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Church and state

Church discipline is getting a bit intense

Gazette staff May 24th, 2011

Many churches will have some sort of division in their time. Many of these conflicts can be resolved by talking things out; other differences are a bit bigger and end with the nailing of theses to the church door.

But you know your church’s problems have begun to spin out of control when they suck City Hall and a good portion of an Oklahoma City Council meeting into the fray.

It’s safe to say the Tabernacle Baptist Church, 1829 N.E. 36th St., has had some issues lately. According to a City Council memo, the matter started with an internal dispute at the church and escalated to a charge of disorderly conduct against the head deacon, then two complaints of assault and battery against the pastor, which were declined for prosecution. Two cross complaints of assault and battery between the pastor and head deacon are pending review.

Because the alleged holy smiting was investigated by the Oklahoma City Police Department, the complaint went to the city attorney’s office for prosecution. However, there is a conflict of interest, since someone in that office is a member of the church and sides with one of the two factions, said Municipal Counselor Kenneth Jordan at the May 17 council meeting.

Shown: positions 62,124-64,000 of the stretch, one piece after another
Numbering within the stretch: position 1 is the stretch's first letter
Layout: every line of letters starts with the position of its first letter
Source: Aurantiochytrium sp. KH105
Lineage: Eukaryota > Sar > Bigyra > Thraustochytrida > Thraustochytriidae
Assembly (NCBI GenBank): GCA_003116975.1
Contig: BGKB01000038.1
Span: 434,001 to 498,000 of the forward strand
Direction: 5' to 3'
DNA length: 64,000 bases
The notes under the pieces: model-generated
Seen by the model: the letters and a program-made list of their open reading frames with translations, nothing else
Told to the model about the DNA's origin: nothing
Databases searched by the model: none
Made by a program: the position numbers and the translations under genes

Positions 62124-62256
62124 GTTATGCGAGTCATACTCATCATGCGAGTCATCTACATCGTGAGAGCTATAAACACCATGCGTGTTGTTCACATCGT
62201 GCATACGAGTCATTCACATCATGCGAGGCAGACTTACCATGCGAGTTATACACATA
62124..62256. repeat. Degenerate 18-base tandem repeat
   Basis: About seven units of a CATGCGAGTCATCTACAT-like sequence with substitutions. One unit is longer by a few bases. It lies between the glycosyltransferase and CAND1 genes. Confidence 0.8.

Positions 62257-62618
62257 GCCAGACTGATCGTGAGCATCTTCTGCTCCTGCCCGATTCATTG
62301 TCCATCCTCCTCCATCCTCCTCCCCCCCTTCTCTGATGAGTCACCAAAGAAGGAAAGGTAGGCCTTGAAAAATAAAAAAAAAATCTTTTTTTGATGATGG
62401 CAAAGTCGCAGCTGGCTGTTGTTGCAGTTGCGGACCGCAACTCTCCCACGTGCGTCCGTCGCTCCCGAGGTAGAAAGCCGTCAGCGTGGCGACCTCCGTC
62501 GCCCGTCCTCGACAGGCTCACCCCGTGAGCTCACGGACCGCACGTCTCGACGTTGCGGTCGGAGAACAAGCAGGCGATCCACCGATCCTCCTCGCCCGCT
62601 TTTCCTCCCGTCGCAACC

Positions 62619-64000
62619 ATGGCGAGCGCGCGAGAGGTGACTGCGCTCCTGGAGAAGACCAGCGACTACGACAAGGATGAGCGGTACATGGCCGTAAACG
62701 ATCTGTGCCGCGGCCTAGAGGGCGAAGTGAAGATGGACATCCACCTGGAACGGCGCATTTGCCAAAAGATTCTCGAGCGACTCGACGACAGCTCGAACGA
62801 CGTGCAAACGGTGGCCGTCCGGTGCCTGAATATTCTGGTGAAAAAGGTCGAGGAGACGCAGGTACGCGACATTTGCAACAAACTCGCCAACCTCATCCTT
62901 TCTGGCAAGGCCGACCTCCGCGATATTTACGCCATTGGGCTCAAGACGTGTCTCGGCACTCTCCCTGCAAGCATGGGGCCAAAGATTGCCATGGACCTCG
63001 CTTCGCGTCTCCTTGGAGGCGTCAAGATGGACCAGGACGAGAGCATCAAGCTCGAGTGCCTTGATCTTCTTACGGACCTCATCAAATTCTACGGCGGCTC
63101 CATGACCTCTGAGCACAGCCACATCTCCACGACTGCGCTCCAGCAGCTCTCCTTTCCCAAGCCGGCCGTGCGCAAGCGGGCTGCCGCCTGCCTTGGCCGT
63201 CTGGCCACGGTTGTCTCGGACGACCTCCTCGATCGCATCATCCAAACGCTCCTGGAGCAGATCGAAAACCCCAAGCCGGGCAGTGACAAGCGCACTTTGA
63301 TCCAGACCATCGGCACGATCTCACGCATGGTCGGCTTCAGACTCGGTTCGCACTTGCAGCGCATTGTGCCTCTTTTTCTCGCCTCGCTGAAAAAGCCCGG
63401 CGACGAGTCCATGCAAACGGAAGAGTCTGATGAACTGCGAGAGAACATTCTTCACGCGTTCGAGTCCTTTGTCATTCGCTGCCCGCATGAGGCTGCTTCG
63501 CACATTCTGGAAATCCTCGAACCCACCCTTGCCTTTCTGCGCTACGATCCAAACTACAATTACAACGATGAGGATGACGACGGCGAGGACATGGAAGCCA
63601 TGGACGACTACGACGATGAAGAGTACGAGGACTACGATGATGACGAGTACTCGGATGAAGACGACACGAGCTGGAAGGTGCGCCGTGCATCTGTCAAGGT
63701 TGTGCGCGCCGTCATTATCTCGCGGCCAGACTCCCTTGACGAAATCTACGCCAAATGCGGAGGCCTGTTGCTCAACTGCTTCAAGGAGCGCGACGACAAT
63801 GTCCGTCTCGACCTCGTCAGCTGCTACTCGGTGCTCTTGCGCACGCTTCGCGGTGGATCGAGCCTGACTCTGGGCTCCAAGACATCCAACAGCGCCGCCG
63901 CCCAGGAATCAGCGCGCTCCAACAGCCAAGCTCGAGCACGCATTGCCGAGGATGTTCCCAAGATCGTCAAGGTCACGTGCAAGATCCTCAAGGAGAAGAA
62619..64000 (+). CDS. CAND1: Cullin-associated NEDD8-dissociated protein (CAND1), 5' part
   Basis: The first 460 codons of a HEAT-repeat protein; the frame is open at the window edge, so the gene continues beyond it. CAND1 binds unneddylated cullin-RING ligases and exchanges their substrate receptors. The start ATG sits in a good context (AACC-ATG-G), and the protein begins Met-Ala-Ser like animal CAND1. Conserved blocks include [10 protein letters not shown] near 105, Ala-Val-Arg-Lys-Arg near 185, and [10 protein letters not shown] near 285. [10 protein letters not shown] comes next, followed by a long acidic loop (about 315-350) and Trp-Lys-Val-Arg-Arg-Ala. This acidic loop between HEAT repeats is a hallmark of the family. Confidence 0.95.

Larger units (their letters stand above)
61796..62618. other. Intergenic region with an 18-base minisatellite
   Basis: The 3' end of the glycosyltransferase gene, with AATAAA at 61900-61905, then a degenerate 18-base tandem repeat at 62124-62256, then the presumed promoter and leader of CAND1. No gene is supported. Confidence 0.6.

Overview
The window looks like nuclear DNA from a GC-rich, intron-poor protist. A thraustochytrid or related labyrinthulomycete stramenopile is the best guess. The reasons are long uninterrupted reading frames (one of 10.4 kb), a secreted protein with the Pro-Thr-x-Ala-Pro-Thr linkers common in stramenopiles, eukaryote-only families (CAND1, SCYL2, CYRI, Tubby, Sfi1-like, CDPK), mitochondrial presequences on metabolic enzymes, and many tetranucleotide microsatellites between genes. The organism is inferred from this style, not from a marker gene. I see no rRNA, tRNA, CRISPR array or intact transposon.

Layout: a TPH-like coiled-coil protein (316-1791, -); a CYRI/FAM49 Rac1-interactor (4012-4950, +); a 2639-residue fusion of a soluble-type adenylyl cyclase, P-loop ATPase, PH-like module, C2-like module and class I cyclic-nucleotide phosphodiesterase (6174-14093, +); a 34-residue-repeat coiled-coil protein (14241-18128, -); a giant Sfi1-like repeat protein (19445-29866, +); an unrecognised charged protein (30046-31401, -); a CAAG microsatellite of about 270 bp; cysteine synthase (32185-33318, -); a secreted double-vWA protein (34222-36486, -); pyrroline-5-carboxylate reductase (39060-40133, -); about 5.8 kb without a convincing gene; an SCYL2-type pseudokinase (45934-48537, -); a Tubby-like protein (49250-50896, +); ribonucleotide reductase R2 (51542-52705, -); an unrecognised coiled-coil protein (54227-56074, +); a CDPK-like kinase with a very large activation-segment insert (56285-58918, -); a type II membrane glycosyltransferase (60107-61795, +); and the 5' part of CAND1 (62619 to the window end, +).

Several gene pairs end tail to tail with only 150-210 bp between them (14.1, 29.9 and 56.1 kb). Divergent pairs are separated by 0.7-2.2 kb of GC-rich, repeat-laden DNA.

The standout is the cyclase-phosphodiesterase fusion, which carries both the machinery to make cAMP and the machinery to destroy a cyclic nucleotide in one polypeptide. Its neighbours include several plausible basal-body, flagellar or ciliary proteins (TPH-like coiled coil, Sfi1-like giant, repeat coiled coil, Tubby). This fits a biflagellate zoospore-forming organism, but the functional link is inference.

There was also a second conflict of interest, Jordan said, but did not elaborate. Councilman Ronald “Skip” Kelly presided over the May 17 council meeting until the Tabernacle matter was heard, at which point he recused himself and left the room. Kelly represented the pastor in a court case in the matter.

With the absence of Mayor Mick Cornett, Councilman David Greenwell, Councilwoman Meg Salyer and the recusal of Kelly, it barely left a quorum to decide whether to appoint a special council to review the complaints by police and, if necessary, file charges.

Police Chief Bill Citty told the council that he spoke with District Attorney David Prater, who said he would be willing to review the cases and prosecute them, if necessary.

The two factions in the fray, both of which were well-represented in attendance at the meeting, both agreed this was the best option.

Praise the Lord and pass the Maalox — the city’s leaders have found at least one thing they can agree on.

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